My first day in solus began at 5:00 am. Prayers and exercises, a sunrise walk, breakfast, mass, and I was at the of fice by 8:15 am. This became my morning schedule.

I enjoyed working late that night, not having kept anyone hungry or waiting. Cooking was a relaxation. Silence a balm to my soul. A star walk made the first day complete. I felt good. I slept well.

I began to focus on improving my practice of all the “right stuff”.

I started walking with the rising sun and evening stars, to and from work, in the park, on the beach, and in the woods. Barefoot, I walked on grass and sand.

I started working earlier in the morning, stayed later at night, and enjoyed it more in between. I did primal screamings in the park, read books at my round table, left dishes, pots, pans and chopsticks overflowing in the sink.

As part of the separation arrangement, Sunday was reserved as family day and twice during the week, my wife and I would meet for lunch. The lunches were brief monologues with extended silence. Family time felt like detention in high school.

It wasn’t working. These encounters left me feeling like a run down car battery, drained. Three years later, the marriage would be dissolved.

Hope

After months of recommendations to read Getting Well Again, I did. The timing was right. Stephanie and Carl Simonton helped me see my mind, body, and heart as an unbeatable system designed to succeed and destined to win. Hope was their message. Do it now their challenge.

I started using their daily relaxation and visualization exercises immediately. They were quick and easy to learn. Getting Well Again made a major impact on my daily practice.

Spend this Saturday doing something you really want to do. I don’t mean next month.
This Saturday. Enjoy being alive and being able to do it. You deserve it.
There will never be another you. Why not spend at least one day a week on You!

– Dennis Waitley, Seeds of Greatness.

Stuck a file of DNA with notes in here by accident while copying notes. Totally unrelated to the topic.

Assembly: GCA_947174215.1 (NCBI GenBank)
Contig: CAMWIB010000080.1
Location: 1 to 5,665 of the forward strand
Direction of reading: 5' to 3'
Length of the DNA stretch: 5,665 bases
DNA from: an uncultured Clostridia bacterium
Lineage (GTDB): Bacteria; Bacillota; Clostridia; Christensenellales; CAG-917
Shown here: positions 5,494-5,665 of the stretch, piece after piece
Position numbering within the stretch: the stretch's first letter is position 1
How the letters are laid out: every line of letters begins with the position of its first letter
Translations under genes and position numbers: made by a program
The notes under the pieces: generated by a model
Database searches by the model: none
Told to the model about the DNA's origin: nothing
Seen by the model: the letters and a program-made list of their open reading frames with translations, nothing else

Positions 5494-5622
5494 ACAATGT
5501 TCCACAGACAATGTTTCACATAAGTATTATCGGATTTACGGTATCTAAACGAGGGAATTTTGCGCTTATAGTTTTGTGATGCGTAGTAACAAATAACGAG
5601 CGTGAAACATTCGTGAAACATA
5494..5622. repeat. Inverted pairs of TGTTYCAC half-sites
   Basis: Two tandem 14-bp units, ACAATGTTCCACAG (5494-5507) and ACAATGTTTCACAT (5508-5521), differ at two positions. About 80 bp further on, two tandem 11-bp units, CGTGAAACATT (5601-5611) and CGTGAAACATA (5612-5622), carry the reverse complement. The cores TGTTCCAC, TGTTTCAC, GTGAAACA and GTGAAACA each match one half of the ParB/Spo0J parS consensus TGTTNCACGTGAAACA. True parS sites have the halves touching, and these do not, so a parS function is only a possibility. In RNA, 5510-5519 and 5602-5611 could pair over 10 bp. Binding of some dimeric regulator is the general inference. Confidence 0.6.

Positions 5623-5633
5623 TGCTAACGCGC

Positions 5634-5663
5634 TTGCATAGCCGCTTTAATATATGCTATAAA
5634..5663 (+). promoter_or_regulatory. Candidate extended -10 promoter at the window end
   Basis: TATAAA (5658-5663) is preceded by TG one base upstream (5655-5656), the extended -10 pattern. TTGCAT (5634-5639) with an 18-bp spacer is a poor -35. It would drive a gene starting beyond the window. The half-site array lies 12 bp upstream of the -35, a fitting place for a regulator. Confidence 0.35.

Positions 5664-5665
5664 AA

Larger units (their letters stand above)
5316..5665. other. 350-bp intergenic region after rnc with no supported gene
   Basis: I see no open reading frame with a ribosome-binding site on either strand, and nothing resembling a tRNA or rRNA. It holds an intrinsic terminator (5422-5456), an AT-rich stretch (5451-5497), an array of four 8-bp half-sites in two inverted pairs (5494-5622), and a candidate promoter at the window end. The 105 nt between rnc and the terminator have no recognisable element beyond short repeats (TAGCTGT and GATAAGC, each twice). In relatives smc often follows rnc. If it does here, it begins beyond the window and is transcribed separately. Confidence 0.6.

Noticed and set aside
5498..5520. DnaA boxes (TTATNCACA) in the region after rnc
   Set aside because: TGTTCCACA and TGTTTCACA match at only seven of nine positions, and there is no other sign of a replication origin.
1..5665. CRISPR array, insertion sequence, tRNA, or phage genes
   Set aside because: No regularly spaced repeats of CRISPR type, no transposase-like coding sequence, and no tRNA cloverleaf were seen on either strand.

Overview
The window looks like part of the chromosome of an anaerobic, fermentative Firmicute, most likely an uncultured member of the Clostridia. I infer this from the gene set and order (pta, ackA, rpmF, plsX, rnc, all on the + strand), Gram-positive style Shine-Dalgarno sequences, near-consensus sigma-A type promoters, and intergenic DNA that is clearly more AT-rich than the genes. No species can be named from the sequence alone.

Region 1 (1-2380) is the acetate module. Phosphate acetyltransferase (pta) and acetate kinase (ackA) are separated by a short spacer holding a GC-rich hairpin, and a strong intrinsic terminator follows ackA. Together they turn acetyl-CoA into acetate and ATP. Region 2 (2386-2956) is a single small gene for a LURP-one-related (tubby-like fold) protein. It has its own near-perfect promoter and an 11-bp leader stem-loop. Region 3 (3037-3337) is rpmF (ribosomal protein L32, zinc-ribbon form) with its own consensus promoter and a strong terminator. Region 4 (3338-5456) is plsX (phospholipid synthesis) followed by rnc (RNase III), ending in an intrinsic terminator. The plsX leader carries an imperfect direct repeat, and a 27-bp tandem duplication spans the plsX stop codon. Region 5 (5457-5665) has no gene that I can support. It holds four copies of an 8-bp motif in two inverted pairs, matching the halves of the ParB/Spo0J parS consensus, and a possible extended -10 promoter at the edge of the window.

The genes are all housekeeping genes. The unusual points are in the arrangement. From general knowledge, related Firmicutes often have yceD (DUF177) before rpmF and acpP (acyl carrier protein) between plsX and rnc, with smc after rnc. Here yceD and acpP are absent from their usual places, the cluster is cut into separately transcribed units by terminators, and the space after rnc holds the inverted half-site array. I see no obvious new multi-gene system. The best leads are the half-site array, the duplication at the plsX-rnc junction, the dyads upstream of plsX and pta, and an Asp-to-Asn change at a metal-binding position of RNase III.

To me, such indulgence would be hedonistic, selfish and sinful. I had to be “the giving tree” to be me. Even if it was permissible, there was no time. Never enough time to do what must be done, should be done, and would be nice to get done.

I realy wanted to walk in the woods and on beaches. I wanted to hike from sunrise to sunset. I really wanted one day with no cooking or cleaning.

I started to spend Saturdays on me. I began to enjoy being alive and being able to do what I really wanted.

I committed myself to live my life on purpose. By choice, not chance. Being responsible for its eventual outcome. Identifying what was most important to me. Setting and getting daily priorities.

Power Within

Advancing toward and achieving these goals unleashed a power within. After two months of solus, no lightning bolt, no Voice, no angel to herald my moment of victory.

Subtle changes in how I felt made me wonder if something significant was happening.

I noticed more smiles and laughter, deeper calm and confidence, spurts of playfulness, and overall, a peaceful heart. I was happy.

Cancer-free? Could it be?

Eventually, I knew it. I could feel it.

By Thanksgiving, the cancer had left my body. My doctor at the Dana Faber Cancer Institute in Boston verified it in January 1985.

In 1993, ten years after the initial diagnosis, my daughters and I confronted the ultimate challenge for the second time.

Kerrie, Hollie and Heather were now 22, 20 and 18 respectively. The water sparkled like a field of diamonds. This last week in August was the 10th anniversary of “The Lake Swim” – one mile across the lake.

My daughters led the way and cheered their breathless Dad into fourth place. In 1983, it was something we had never done before, something we did not know we could do. We did it, together.

Is it the brown rice? a friend asked. Is it the solo? The visualizations? The beaches? The prayers? The people?

Of course it is. It is these and all those other actions, taken and not taken, reduced or eliminated.

They returned peace, joy and hope to my heart. Brought balance and harmony into my life.

Source:  RichardSeah.com

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Written by Tracey

October 14, 2008 at 5:11 am